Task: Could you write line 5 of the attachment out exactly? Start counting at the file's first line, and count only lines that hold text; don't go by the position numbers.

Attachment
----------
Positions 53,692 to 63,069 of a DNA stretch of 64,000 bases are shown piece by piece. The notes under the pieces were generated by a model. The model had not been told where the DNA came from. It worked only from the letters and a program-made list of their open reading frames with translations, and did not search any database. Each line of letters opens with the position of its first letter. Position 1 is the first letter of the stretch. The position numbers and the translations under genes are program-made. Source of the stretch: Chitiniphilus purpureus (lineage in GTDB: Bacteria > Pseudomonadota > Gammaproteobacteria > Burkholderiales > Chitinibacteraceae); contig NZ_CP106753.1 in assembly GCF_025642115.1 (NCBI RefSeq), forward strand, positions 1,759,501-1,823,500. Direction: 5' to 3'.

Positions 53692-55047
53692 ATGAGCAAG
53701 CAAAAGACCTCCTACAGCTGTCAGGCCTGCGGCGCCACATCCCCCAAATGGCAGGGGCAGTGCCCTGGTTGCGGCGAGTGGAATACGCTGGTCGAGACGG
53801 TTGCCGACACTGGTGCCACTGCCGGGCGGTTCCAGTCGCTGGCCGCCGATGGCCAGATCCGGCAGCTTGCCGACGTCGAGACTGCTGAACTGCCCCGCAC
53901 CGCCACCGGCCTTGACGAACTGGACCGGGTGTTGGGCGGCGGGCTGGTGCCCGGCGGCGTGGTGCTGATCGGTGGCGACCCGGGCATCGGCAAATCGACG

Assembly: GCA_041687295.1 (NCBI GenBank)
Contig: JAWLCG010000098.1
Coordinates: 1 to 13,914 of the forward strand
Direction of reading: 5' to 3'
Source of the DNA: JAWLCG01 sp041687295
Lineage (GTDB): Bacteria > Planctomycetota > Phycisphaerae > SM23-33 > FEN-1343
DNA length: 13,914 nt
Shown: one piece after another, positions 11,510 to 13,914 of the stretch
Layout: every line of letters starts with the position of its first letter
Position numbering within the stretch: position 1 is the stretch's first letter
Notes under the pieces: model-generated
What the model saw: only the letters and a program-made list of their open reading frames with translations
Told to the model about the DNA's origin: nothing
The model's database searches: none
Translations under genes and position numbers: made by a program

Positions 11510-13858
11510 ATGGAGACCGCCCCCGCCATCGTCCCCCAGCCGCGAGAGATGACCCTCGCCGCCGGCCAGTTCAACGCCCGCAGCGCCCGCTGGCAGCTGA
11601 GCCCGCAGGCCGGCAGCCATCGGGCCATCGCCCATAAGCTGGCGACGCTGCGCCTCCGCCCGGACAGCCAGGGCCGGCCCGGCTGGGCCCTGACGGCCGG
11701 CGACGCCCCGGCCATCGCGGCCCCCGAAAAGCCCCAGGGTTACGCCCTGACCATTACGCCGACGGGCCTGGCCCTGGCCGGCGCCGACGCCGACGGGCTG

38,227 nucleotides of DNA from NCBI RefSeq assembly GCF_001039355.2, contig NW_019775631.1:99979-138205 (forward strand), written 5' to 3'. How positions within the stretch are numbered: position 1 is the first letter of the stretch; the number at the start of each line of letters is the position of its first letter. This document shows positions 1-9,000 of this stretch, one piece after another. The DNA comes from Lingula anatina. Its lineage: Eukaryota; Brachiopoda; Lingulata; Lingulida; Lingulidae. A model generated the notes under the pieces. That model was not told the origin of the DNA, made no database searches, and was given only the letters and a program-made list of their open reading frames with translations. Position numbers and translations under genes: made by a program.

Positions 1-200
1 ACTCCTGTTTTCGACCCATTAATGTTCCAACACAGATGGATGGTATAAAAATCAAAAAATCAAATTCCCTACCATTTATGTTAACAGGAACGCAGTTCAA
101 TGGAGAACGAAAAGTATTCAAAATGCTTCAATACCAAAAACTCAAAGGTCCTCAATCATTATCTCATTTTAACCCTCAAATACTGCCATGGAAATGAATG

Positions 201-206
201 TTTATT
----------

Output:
53801 TTGCCGACACTGGTGCCACTGCCGGGCGGTTCCAGTCGCTGGCCGCCGATGGCCAGATCCGGCAGCTTGCCGACGTCGAGACTGCTGAACTGCCCCGCAC